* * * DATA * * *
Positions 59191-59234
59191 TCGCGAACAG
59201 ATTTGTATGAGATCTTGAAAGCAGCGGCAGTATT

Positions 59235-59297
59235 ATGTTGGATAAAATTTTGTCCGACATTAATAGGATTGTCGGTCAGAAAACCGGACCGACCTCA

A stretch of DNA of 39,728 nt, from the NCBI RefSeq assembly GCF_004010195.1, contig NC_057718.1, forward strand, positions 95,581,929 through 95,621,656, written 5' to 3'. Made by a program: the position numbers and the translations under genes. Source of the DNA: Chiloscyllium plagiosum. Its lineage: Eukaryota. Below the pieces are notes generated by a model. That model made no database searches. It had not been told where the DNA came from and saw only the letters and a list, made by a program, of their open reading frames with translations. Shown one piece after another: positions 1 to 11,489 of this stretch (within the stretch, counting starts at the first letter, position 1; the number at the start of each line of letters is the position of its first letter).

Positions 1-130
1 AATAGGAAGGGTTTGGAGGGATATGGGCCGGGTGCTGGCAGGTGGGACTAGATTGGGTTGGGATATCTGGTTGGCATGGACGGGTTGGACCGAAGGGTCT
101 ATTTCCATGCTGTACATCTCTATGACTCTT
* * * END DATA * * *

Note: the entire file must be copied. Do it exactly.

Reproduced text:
Positions 59191-59234
59191 TCGCGAACAG
59201 ATTTGTATGAGATCTTGAAAGCAGCGGCAGTATT

Positions 59235-59297
59235 ATGTTGGATAAAATTTTGTCCGACATTAATAGGATTGTCGGTCAGAAAACCGGACCGACCTCA

A stretch of DNA of 39,728 nt, from the NCBI RefSeq assembly GCF_004010195.1, contig NC_057718.1, forward strand, positions 95,581,929 through 95,621,656, written 5' to 3'. Made by a program: the position numbers and the translations under genes. Source of the DNA: Chiloscyllium plagiosum. Its lineage: Eukaryota. Below the pieces are notes generated by a model. That model made no database searches. It had not been told where the DNA came from and saw only the letters and a list, made by a program, of their open reading frames with translations. Shown one piece after another: positions 1 to 11,489 of this stretch (within the stretch, counting starts at the first letter, position 1; the number at the start of each line of letters is the position of its first letter).

Positions 1-130
1 AATAGGAAGGGTTTGGAGGGATATGGGCCGGGTGCTGGCAGGTGGGACTAGATTGGGTTGGGATATCTGGTTGGCATGGACGGGTTGGACCGAAGGGTCT
101 ATTTCCATGCTGTACATCTCTATGACTCTT